South Yorkshire Times, November 3rd, 1951
Mr. W. Paling (Dearne Valley)
*W Paling Lab.): 39,782
J. Sizer (Con.): 10,197
1950 Election: Lab. Majority 30,055
There was never any doubt about the result in Dearne Valley. Speculation was confined to the size of the Labour majority. The declaration was made at Wombwell Baths Hall at 1.31pm. This was the first time the count had taken place there and the improved facilities probably accounted for the fact that the declaration was made about three hours earlier. The Deputy Acting Returning Officer, Mr. F. Potter, was taken ill during the count, but remained on the premises and was able to make the formal declaration both at the Baths Hall and the Town Hall. In the meantime, the work was carried on under the supervision of his assistant Mr. J. Mellor.
Speaking following the declaration at the Town Hall, Mr. Paling thanked all who had given him the opportunity of going back to Westminster with another big majority. It had been a “good, clean fight” and all concerned had enjoyed it. Consistent with the sporting spirit which had characterised the election, Mr. Sizer thanked his supporters and workers and expressed his appreciation of Mr. Paling as a “generous opponent”. A small crowd raised a cheer as Mr. Paling‘s victory was announced.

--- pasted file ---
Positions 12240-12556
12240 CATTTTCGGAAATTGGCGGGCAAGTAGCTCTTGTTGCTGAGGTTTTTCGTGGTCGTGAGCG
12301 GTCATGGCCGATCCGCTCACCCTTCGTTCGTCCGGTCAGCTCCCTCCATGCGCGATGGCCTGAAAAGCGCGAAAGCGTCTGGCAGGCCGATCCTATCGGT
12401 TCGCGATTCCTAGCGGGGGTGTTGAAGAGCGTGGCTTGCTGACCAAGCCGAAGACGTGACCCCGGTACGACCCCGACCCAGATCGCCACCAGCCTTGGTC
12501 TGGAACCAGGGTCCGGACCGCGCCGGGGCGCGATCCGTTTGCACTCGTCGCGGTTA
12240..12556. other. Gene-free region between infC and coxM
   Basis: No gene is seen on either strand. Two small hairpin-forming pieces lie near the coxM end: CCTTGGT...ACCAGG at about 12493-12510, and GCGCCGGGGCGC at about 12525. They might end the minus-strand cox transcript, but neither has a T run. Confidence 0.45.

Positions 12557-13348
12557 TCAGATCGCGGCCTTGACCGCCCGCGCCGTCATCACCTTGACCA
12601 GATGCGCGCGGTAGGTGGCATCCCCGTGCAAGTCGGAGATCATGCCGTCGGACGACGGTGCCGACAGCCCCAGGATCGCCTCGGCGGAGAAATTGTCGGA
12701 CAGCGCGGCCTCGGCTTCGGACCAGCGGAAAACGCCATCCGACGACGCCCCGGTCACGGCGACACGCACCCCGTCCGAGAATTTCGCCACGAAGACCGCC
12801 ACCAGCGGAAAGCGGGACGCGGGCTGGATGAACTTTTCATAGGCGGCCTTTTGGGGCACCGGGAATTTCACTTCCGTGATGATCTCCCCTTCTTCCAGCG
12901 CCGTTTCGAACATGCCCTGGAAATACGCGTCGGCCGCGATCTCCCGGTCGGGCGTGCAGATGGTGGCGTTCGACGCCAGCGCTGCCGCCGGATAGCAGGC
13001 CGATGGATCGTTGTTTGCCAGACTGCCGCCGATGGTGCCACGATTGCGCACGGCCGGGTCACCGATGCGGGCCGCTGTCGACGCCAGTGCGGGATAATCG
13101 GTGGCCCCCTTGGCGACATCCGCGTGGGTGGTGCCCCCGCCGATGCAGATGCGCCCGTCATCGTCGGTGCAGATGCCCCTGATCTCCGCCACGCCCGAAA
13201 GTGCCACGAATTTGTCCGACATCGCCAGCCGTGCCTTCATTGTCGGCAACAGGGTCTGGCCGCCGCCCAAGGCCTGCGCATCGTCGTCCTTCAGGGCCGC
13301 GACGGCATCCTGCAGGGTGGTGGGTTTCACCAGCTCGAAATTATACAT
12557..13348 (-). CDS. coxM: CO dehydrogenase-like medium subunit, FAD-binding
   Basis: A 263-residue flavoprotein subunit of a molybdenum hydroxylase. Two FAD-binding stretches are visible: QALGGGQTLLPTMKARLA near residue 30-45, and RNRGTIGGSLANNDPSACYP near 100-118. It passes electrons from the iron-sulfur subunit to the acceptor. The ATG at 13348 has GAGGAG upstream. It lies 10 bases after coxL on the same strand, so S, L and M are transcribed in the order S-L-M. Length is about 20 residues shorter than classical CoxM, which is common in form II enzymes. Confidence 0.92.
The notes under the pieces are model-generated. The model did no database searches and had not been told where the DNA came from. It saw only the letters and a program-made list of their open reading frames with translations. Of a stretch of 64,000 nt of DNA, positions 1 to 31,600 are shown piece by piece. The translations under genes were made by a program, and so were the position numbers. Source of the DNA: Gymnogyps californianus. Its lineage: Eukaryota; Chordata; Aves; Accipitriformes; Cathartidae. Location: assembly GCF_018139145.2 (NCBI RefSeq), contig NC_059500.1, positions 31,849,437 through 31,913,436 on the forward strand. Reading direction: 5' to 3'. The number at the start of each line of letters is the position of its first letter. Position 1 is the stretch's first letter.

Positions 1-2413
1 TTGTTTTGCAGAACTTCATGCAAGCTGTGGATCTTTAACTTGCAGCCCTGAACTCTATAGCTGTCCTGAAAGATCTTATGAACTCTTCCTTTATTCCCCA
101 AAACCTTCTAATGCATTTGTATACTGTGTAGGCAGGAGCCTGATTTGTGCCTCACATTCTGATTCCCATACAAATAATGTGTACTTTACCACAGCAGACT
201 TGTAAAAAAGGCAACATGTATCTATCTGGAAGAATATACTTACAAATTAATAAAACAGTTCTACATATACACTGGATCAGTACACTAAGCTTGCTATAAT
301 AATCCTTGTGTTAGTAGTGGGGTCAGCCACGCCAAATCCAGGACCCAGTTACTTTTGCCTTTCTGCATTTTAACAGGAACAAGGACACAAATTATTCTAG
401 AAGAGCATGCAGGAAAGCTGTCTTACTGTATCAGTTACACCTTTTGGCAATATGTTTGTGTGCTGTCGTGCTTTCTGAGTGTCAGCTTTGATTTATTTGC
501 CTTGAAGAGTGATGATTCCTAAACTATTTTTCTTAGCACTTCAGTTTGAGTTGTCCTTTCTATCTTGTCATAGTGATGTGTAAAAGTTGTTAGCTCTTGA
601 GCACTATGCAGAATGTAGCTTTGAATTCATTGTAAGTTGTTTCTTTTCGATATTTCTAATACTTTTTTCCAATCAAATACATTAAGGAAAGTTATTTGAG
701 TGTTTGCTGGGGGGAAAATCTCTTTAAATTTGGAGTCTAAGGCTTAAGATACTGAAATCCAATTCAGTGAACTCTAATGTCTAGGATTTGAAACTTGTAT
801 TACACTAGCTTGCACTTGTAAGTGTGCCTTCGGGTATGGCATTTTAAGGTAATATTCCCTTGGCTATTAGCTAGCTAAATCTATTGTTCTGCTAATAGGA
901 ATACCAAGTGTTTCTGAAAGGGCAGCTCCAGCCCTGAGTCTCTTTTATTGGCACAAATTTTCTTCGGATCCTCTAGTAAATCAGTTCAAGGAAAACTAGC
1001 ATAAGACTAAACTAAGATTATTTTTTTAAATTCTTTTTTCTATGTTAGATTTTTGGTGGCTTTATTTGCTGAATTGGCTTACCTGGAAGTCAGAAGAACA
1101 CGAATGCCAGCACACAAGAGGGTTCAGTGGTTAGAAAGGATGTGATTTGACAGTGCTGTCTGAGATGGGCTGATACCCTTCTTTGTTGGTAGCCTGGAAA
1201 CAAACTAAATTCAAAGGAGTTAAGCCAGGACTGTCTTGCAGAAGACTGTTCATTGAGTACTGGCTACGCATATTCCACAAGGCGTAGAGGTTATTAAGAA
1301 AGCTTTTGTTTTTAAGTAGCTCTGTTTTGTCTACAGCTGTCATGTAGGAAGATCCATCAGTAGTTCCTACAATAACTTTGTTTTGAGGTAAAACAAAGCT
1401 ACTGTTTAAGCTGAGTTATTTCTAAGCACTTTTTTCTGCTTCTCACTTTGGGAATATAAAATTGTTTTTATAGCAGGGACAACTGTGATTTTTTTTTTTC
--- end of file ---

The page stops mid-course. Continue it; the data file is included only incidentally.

The percentage poll was 85 against 87 in 1950. A total of 638 votes were recorded for Mr. Paling while Mr. Sizer polled 168 fewer votes than Mrs. A. L. G. Dower, the 1950 Conservative candidate. Nevertheless, Mr. Sizer. reduced the majority from 30,055 to 29,685.
Mr. T. Williams (Don Valley)
*Tom Williams (Lab.): 39,687
D. S. B. Hopkins (Con.): 13,862
1950 Election Lab. Majority 26,807
This was the ninth election which Mr. Williams has won in the 29 years he has represented Don Valley. The Conservative candidate polled about 800 votes more than his predecessor, Mr. Douglas Graham, who opposed Mr. Williams in 1950. Mr. Williams polled 111 votes fewer than in 1950. Mr. Williams said after the result, “We are a democracy and we shall get the Government we deserve, whether good, bad, or indifferent.” Mr. Hopkins congratulated the Don Valley electorate on the high standard of electioneering during the campaign. “If this is an example of the way elections are carried out in a division with set ideas, my estimate of British electioneering is very high indeed” he said.
The poll was 229 votes less than in 1950 and there was no Communist candidate, who polled 1,007 at the last election.